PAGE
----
The Centers for Disease Control has released their latest report on abortion data, covering the year 2016.
States are not required to report abortion data to the CDC, so abortion numbers for some states—including California—are not included in their report. However, with 48 consistent reporting areas, the CDC report is a good indicator of long-term trends of abortion. Importantly, the trends show lives saved!
The overall number of abortions has been steadily declining since the 1980s. The total number reported in 2016 was 623,471 induced abortions in the United States, which was a 2% decrease from the previous year. Abortions have decreased a total of 24% since 2007.
The abortion rate also decreased 2%, to 11.6 abortions per 1,000 women ages 15-44. The teen abortion rate has decreased a total of 56% since 2007, down to 6.2 abortions per 1,000 women ages 15-19.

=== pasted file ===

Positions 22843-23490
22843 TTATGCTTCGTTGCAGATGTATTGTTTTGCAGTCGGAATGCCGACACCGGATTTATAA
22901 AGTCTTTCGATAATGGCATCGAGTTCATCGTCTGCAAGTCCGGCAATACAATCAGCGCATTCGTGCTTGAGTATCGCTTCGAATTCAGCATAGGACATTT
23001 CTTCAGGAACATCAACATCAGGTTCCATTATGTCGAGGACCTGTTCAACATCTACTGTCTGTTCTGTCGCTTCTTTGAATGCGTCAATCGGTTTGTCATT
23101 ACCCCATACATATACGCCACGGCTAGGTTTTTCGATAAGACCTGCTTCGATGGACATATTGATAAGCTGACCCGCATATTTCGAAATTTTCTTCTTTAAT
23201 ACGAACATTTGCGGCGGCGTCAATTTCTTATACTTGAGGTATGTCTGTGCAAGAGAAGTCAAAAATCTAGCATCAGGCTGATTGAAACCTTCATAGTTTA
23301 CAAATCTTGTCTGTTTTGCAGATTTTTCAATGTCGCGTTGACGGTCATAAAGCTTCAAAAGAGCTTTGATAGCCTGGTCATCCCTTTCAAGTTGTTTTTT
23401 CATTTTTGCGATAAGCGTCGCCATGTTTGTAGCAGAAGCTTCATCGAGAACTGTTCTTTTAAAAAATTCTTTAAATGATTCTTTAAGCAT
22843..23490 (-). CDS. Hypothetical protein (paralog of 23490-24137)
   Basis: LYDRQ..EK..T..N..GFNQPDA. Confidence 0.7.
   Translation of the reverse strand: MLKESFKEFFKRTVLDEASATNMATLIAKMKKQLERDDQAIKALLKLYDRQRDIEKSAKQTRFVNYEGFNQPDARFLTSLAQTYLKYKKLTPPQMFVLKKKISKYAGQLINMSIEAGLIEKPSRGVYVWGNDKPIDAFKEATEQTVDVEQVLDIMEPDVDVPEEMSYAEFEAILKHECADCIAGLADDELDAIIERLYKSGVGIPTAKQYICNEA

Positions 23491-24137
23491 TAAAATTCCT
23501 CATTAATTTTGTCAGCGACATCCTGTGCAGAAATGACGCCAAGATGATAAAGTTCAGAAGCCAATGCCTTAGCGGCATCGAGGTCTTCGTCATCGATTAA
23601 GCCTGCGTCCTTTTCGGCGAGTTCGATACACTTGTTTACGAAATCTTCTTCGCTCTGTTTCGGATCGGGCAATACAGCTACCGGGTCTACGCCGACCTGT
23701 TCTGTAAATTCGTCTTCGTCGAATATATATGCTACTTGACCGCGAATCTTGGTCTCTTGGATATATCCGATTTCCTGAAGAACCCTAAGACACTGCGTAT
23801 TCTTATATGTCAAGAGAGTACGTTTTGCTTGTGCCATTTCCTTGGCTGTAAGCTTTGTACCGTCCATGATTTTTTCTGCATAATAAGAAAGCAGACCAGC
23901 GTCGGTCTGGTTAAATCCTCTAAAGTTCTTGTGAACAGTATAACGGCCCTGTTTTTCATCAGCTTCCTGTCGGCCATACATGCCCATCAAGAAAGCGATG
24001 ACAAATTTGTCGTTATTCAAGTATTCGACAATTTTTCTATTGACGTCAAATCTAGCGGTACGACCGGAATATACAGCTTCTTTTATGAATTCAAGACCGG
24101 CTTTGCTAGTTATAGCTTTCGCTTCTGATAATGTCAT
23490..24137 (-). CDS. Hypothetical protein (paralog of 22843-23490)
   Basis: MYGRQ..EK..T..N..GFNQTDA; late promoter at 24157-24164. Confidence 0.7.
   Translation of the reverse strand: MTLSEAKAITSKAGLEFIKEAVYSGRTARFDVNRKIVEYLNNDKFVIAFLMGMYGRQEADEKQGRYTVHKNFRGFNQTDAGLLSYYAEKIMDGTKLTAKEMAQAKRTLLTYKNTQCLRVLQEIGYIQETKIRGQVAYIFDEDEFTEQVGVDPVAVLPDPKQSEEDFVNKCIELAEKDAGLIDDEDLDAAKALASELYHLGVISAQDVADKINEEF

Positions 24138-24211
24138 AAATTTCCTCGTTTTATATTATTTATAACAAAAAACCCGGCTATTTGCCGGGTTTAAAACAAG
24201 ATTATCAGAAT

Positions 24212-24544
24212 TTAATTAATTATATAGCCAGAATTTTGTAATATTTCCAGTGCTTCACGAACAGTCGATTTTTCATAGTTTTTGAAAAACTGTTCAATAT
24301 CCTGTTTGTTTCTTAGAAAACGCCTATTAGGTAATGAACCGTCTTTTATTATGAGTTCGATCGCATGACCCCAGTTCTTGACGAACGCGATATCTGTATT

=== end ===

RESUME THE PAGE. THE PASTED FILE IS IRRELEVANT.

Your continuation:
While more lives being saved and more women choosing life is good news, many abortions continue to occur. Abortion was the second highest cause of death in the United States in 2016 according to CDC statistics. When you add in the states that didn’t report like California, abortion remains the leading cause of death in America.
Most abortions are done in the very early weeks of pregnancy. 65.5% of abortions were performed at or before 8 weeks gestation. 1.2% of abortions were performed during or after 21 weeks. While that seems like a small percentage, 1.2% of 623,471 is more than 7,400, which is a large number of abortions on children who can survive outside the womb or who are close to that point.
Many abortions were also repeat abortions: the 2016 report showed 43.1% of abortions were performed on women who had already had at least one previous abortion.
The trends apparent in the CDC report help us to understand where our efforts to decrease abortion are succeeding the most and where more work is needed. Abortion is trending older as young women have fewer abortions. The abortion industry works to make abortions as easy as possible to retain their declining “customer” base, and many women remain trapped in a cycle of multiple abortions.
The prolife movement has come a long way in shifting the popularity of abortion since the 1980s. There is still much work to be done in creating a culture where unborn children are protected in law and abortion is unthinkable.